The response was electric. Indignation meetings of 20,000 people were quickly convened on Boston Common and thousands gathered in outlying cities like Lawrence and Lowell, Fall River and New Bedford, North Attleboro and Brockton, Worcester and Chicopee, and Springfield, Holyoke and Pittsfield.
In May, when the leaders of the rebellion were executed, the fury reached a new level. In Springfield, 4,000 people held a mass protest and heard inflamed rhetoric from former Boston congressman Joseph O’Connell, Dr. John F. Kelly of Pittsfield, and Judge Cornelius Collins of New Jersey.
On May 14, the Friends of Irish Freedom convened at the sacred Tremont Temple in downtown Boston, where Mayor Curley presided over 5,000 fervent followers, with another 4,000 spilling into Boston Common. Speaker after speaker denounced the English mishandling of the rebellion, and whenever the word Germany was mentioned, a cheer went up from the crowd.
At the Boston Gaelic School rally on Washington Street, the pulpit was draped with an Irish flag, and a white banner of mourning with the word “Vengeance” written in big black letters. “No Irishman with red blood in his veins will rest content until England has been destroyed,” shouted speaker Matthew Cummings.
It turns out that many Bostonians knew several key players in the Irish Rising. James Connolly spoke in Faneuil Hall in September, 1902, discussing Irish socialism and worker’s rights, and returned several times before his death, living for a few months in Roxbury’s Mission Hill district. Union leader James Larkin spoke at Tremont Temple in February 1915, and was recalled by the Globe as “more of a poet and an idealist than a red-handed agitator.” Francis Sheehy-Skeffington, a militant pacifist who was murdered by a British soldier in the early days of the uprising, visited Boston and Worcester in 1915, espousing women’s rights, vegetarianism, and Irish independence.
In Boston, no Irish leader suffered a greater reversal of fortune than John Redmond, the Wexford-born British Parliamentarian who had devoted his life to the Home Rule cause. When he first visited Boston in 1884 as a 28-year-old wunderkind, John Boyle O’Reilly himself introduced Redmond to 5,000 people jammed into the Boston Theatre and compared him to Parnell. The cheering lasted several minutes before Redmond was able to speak.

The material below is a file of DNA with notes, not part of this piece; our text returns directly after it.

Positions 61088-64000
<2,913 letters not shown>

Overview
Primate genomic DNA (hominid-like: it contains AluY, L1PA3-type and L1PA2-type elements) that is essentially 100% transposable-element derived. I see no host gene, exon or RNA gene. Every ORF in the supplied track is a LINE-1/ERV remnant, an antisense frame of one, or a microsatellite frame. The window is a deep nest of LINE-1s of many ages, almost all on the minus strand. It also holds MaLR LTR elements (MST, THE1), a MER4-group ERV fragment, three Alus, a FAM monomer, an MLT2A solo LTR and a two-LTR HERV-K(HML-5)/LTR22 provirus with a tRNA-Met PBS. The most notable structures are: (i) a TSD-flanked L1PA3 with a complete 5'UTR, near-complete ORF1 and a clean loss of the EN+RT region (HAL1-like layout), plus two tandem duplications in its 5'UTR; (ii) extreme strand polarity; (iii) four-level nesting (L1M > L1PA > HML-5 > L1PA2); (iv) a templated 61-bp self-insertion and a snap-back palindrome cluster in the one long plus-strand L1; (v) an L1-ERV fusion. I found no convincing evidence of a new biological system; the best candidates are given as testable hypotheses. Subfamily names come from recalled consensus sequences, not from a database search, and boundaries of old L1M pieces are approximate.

But after the 1916 Irish Rising, Redmond was denounced as a traitor and as a recruiting sergeant for the British Army. Audiences hissed when his name was mentioned, and he became the whipping post for all the perceived wrongs of Ireland.
At a rally in Pittsfield, Justice Daniel Cohalan said, “Can one imagine a more contemptible figure than Redmond? Lost to all sense of decency, he alone has been acting as the chief recruiting sergeant for England in Ireland, but now in the hour of crisis he calls upon his deluded followers to take part with England’s gunmen in shooting down their fellow countrymen who are fighting for freedom.”
In the months after the Rising, Boston became a hotbed for a pitched public relations battle – some would call it a propaganda war – for the hearts and minds of the American public.
The United Irish League remained a notable local Redmond supporter, but even it had to condemn the English for their “deplorable mishandling of the participants of the revolt.” The U.I.L. was joined by an odd mishmash of pundits condemning the revolt. There was Shane Leslie, described by the Globe as “a brilliant Irish journalist” who chimed in while vacationing in Vermont, “The best advice I can give Irish Americans in the present crisis is to back Redmond, as they would back Ireland itself.”
There was L.G. Redmond-Howard, nephew of John Redmond, who was in town to peddle his new book, Six Days of the Irish Republic, a first-hand account of the Rising. The Globe gave him a full page of coverage.
The quirkiest critic was Rev. Dr. William Harman van Allen, an obscure minister who dabbled in family research at the New England Historic Genealogical Society. Preaching from the pulpit of the Church of the Advent in Back Bay, Allen said the real criminals were “the American citizens who across 3,000 miles, poured their poison into the hearts and ears and minds of these poor young men and gave them money.”